There’s Always A Better Deal – Except When It’s Not Better

A Roundtable member recently announced her annual banking review is coming up.  She likes her banker with whom she has had a long-standing relationship.  But she is thinking about shopping around in order to save money.
The group peppered her with questions.

  • How long has she been with this bank?  Other than possibly saving money, why would she want to switch?
  • What additional services was she looking for in a bank?
  • Does her bank understand her business?
  • Does she feel comfortable sharing information with her banker?
  • Are there additional fees for common transactions?
  • Are there services she needs that her current bank doesn’t offer?

One member shared that he had shopped bankers several times looking for lower interest rates.  He finally shopped himself into a situation where his banker had no experience with his type of business, no history with the company, and no patience when the economy soured, and the business needed working capital.  The banker nearly pushed him into bankruptcy.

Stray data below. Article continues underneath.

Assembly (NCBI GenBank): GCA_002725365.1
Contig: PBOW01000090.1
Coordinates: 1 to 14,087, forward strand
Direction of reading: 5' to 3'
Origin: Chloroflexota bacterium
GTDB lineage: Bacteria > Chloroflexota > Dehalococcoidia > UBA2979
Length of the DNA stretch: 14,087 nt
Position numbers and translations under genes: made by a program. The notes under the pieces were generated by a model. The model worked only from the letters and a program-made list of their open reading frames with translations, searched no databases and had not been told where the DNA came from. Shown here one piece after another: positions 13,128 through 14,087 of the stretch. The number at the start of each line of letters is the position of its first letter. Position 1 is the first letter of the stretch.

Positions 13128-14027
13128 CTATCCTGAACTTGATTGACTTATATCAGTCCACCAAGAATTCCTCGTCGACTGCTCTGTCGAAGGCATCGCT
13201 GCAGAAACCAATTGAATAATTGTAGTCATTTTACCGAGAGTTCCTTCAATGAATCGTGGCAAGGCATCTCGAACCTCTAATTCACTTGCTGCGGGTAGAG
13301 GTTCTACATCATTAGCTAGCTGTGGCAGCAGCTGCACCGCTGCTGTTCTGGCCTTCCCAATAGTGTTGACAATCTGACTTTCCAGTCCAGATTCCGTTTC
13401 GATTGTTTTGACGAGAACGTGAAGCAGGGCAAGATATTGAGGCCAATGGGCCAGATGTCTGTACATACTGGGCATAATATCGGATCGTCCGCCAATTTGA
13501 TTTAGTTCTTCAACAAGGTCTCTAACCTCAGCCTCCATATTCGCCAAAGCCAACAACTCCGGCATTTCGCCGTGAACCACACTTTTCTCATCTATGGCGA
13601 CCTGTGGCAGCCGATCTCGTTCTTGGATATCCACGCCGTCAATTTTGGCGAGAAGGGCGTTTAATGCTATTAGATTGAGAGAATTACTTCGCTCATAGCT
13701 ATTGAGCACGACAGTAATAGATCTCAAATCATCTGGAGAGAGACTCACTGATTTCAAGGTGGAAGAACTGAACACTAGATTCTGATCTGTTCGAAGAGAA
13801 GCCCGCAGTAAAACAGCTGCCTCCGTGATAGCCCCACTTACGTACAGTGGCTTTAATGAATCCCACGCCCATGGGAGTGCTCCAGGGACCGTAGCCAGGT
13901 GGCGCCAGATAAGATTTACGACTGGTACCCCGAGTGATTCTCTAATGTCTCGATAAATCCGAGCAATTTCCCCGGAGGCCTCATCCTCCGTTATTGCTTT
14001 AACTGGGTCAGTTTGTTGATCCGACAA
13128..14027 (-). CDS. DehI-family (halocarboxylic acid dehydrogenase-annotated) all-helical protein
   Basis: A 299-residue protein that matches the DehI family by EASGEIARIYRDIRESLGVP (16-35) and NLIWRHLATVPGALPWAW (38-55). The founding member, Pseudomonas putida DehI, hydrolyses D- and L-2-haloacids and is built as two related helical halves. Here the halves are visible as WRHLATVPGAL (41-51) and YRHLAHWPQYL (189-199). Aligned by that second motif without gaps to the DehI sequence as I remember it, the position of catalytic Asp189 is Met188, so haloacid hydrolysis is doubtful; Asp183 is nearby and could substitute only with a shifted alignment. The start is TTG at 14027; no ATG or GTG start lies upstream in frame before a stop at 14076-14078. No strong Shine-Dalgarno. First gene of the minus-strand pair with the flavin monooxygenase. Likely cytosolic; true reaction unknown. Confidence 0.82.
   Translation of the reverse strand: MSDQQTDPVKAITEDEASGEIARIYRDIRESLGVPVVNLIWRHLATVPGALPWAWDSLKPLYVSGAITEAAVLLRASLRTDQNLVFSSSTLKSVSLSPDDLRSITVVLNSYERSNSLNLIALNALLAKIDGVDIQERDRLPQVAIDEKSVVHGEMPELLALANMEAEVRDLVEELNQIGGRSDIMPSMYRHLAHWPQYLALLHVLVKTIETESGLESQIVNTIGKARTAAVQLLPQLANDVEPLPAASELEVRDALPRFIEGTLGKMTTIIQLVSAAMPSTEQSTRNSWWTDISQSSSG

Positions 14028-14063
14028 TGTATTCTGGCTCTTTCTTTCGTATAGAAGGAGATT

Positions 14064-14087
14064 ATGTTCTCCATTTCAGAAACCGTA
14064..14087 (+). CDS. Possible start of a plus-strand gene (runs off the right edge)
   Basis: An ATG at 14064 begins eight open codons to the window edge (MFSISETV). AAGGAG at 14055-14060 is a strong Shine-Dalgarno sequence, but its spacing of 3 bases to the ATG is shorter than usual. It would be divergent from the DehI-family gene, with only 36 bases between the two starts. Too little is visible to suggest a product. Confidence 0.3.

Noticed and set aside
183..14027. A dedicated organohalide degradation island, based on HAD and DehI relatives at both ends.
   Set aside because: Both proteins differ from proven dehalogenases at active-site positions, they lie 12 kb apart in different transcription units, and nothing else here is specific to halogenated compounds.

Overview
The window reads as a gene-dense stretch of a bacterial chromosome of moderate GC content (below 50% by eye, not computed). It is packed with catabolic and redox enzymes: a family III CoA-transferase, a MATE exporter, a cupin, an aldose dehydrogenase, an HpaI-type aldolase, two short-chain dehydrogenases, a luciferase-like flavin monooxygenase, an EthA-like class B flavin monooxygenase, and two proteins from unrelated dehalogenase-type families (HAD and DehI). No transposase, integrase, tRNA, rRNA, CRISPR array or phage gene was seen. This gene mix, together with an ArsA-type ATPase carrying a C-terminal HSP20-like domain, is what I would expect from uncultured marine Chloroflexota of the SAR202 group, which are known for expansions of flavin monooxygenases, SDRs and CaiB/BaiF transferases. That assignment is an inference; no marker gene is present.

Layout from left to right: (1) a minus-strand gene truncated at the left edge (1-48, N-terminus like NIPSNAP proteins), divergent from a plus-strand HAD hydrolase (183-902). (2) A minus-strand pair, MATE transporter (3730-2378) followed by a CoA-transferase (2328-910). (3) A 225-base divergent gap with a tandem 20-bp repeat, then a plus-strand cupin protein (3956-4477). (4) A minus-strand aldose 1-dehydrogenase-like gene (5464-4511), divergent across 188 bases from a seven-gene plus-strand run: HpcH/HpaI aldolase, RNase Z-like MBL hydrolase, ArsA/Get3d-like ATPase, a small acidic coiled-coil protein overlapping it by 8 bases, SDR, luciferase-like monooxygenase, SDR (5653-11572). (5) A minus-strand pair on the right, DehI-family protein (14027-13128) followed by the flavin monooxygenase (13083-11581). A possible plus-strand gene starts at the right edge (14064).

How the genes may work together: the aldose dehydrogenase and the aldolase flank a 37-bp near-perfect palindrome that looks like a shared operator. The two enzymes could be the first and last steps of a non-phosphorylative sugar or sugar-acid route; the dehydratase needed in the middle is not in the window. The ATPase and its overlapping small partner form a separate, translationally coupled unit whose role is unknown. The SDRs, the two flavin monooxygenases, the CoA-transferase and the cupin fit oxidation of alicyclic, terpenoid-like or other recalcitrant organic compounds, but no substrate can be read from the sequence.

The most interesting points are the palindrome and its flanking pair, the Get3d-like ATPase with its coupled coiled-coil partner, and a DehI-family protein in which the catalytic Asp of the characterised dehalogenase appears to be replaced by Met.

Banking is a long-term relationship.  You want a bank that understands your industry, creditworthiness, and seasonal borrowing needs.  An ideal banker will look for opportunities to offer more services and will listen if you run into a financial emergency.

Look at competing lenders every few years and determine if they’re willing to devote time to a new business owner.  Although switching banks can be a hassle, let your banker know you’re shopping around.  They may be willing to sharpen their pencil and find additional services and/or savings for you.

The road is easier together,

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